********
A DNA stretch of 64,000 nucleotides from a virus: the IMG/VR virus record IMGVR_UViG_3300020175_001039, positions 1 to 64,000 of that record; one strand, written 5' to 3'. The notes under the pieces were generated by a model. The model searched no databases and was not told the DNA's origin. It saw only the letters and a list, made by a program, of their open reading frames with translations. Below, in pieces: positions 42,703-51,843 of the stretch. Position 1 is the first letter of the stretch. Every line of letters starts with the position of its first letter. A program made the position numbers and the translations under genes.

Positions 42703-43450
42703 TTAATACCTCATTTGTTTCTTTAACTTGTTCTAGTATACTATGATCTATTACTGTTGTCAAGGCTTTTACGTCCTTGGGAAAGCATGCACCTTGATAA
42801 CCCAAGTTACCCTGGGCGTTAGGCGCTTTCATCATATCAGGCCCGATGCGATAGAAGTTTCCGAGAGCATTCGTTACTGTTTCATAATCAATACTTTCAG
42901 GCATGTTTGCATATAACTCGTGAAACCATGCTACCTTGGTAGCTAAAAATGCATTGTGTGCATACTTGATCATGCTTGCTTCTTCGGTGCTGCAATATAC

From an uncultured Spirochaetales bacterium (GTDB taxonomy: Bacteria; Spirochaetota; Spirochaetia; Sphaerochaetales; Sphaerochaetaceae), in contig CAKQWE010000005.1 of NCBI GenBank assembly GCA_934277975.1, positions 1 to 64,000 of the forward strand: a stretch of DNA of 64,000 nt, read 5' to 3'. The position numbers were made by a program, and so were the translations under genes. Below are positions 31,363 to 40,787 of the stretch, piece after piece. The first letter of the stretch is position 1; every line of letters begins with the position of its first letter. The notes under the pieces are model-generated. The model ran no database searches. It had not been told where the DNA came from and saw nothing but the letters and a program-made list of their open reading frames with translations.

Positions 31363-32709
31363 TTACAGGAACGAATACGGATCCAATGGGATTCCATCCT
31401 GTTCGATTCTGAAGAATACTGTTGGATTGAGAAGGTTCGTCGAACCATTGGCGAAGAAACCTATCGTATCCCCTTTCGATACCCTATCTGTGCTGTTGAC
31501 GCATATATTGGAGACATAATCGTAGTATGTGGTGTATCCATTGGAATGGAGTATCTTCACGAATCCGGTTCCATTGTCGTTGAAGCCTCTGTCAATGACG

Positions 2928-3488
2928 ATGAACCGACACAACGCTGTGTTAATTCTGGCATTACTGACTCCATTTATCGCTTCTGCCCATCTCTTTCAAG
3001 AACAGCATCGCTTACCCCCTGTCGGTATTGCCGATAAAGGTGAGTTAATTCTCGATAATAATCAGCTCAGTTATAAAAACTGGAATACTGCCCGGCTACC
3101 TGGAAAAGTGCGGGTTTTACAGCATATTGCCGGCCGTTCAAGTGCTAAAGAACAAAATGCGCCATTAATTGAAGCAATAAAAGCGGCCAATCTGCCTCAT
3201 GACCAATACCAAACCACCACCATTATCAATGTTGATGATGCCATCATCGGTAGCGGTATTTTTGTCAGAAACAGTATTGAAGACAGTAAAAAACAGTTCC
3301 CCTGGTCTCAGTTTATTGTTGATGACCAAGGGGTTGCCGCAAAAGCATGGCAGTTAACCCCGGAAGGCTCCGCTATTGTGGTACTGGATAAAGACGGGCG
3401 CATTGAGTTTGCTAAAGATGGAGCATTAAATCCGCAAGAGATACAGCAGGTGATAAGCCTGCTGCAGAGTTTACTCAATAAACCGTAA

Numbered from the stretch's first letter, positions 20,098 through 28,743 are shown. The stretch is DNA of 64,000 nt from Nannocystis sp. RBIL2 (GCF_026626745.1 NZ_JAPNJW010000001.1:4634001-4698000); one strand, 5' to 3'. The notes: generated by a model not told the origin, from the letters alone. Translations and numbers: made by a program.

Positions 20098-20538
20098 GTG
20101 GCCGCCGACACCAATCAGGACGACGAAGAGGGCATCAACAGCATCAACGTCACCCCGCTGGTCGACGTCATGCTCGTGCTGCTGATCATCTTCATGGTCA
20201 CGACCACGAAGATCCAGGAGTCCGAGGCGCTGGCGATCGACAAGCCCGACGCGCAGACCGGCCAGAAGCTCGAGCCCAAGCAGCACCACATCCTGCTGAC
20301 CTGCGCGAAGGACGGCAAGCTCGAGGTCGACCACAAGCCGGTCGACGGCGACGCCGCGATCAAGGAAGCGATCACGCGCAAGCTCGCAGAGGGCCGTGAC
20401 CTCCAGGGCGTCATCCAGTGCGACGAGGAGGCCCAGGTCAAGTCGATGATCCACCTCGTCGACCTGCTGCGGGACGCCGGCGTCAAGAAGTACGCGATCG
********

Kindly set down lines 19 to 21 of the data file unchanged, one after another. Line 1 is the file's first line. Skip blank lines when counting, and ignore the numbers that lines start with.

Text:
Positions 20098-20538
20098 GTG
20101 GCCGCCGACACCAATCAGGACGACGAAGAGGGCATCAACAGCATCAACGTCACCCCGCTGGTCGACGTCATGCTCGTGCTGCTGATCATCTTCATGGTCA